Skip to main page content
Access keys NCBI Homepage MyNCBI Homepage Main Content Main Navigation
Comparative Study
. 2004 Jun;99(6):1029-36.
doi: 10.1111/j.1572-0241.2004.30199.x.

Complexities of Managing Achalasia at a Tertiary Referral Center: Use of Pneumatic Dilatation, Heller Myotomy, and Botulinum Toxin Injection

Affiliations
Comparative Study

Complexities of Managing Achalasia at a Tertiary Referral Center: Use of Pneumatic Dilatation, Heller Myotomy, and Botulinum Toxin Injection

Marcelo F Vela et al. Am J Gastroenterol. .

Abstract

Purpose: The purpose of this study is to describe the results and complexity of treatment for achalasia patients presenting to a single esophagologist at a tertiary referral center and to make treatment recommendations based on this experience.

Methods: Retrospective chart review of achalasia patients treated between 1994 and 2002. Symptoms, manometric and timed barium esophagram results, and treatments/outcome at CCF determined.

Results: 232 patients (51% male, mean age = 53) were evaluated. Untreated patients (n = 184): Pneumatic dilatation (PD) used in 111 patients. Symptoms and barium emptying improved in 86% and 54%, respectively. Nineteen (17%) patients required subsequent Heller myotomy (HM). Perforation rate: 3/111 (2.7%) patients. 16% required proton-pump inhibitor (PPI) for GERD. HM was used in 72 patients (81% laparoscopic). Symptoms and barium emptying improved in 89% and 44%, respectively. PPI required in 53%. Botulinum toxin (Botox) was used in 39 older patients (mean age = 71); symptom improvement lasted for a mean 6.2 months, with frequent need for repeated injection (mean: 1.7, range: 1-7). About 43% required additional treatment with a different modality. Esophagectomy was done in three patients. Patients with prior surgery (n = 48): PD (n = 10) achieved symptom and barium emptying improvement in 67% and 11%, comparable to redo HM (n = 21) with 57% symptom improvement and 38% improved emptying. Esophagectomy required in eight patients.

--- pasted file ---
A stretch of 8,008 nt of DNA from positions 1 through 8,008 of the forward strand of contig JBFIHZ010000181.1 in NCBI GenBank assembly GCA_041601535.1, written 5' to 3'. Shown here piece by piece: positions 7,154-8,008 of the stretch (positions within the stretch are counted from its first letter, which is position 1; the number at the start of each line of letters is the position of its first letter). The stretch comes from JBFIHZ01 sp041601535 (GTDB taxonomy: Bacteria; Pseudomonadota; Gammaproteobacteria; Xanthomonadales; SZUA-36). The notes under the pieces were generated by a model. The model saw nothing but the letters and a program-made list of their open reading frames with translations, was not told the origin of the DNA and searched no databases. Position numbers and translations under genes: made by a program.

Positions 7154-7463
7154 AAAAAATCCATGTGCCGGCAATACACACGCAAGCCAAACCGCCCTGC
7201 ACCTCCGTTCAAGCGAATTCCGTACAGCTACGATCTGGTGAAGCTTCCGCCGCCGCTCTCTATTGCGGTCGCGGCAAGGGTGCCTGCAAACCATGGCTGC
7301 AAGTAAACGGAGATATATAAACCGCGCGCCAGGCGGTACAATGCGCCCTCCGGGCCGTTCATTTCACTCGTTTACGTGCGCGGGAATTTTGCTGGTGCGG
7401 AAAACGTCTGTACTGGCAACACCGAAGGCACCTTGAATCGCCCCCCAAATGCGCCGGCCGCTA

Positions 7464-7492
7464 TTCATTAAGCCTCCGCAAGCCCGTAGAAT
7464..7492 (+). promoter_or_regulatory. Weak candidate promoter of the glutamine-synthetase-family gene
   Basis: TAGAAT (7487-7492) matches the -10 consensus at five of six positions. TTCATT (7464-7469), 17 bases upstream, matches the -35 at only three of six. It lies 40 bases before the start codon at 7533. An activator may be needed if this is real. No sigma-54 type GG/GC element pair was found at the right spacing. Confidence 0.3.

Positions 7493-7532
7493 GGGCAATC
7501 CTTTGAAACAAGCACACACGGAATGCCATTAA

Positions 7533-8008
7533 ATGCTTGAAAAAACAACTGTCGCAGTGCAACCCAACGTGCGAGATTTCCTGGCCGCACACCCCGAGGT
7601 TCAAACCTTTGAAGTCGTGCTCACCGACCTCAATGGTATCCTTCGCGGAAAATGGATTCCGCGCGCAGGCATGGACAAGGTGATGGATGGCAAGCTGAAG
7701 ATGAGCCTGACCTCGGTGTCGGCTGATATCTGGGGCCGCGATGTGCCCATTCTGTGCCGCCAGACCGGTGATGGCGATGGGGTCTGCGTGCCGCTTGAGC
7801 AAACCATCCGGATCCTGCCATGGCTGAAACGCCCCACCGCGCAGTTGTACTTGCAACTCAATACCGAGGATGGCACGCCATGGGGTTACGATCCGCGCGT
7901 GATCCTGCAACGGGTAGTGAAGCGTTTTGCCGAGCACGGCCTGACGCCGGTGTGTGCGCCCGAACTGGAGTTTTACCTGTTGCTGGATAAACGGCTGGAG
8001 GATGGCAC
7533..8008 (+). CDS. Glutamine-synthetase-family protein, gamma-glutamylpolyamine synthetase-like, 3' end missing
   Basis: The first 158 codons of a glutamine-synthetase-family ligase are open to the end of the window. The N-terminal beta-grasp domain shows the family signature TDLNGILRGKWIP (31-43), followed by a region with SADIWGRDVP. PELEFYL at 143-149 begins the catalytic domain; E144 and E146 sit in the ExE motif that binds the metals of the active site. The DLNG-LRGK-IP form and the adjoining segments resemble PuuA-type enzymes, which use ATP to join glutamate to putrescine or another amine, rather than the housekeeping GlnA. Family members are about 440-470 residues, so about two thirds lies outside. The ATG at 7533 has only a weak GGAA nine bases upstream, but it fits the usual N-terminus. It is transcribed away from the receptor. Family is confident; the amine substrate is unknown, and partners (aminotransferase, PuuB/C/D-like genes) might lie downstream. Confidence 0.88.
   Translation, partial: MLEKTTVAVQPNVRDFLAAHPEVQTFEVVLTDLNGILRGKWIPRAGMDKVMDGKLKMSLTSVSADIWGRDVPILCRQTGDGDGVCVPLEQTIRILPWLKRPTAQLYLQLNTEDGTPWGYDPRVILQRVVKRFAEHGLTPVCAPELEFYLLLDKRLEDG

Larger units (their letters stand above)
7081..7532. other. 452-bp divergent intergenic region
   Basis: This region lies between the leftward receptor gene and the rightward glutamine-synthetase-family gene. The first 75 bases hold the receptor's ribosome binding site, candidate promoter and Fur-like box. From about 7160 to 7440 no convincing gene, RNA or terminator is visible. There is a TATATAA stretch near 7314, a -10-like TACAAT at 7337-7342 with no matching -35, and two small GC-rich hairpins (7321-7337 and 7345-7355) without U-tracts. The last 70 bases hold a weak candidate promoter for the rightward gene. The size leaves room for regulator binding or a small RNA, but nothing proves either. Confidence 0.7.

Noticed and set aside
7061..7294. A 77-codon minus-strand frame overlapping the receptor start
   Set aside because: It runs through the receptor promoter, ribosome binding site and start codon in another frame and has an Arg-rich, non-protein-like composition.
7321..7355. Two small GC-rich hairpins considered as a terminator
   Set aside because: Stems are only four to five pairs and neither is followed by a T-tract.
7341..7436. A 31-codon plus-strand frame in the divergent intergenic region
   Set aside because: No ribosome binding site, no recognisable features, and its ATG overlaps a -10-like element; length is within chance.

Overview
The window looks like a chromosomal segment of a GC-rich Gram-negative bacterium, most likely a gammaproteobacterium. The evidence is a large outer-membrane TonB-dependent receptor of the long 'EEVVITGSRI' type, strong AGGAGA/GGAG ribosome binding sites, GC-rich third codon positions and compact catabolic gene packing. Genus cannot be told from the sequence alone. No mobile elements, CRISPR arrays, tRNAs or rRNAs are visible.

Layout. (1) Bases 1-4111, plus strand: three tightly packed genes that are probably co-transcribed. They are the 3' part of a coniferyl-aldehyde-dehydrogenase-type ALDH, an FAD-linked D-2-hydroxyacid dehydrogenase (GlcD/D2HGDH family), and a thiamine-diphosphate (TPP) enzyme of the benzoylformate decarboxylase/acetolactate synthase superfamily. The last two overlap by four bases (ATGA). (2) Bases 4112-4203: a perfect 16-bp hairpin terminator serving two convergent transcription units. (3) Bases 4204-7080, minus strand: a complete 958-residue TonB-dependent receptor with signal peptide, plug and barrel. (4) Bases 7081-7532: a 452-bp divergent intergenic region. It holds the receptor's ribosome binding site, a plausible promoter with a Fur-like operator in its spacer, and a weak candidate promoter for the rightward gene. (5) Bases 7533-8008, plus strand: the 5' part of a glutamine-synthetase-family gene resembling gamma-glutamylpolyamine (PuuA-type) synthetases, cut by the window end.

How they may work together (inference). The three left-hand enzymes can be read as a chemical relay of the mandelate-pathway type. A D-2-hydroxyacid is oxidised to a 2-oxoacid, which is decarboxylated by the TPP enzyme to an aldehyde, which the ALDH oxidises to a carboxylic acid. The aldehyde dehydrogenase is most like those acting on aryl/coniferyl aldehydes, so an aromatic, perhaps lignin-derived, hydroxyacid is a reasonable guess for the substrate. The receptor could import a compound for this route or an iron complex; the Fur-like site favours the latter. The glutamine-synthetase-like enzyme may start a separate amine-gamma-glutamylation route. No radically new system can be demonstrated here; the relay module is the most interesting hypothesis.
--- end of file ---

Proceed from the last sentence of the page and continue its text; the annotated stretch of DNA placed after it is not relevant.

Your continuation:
Conclusions: Successful management of achalasia can be complex and may require more than one treatment modality. PD and HM are presently the best treatments for untreated achalasia with similar efficacy but greater PPI use after surgery. Both are less successful after prior HM.

Similar articles

See all similar articles

Cited by 21 articles

See all "Cited by" articles

Publication types

MeSH terms

Substances

LinkOut - more resources

Feedback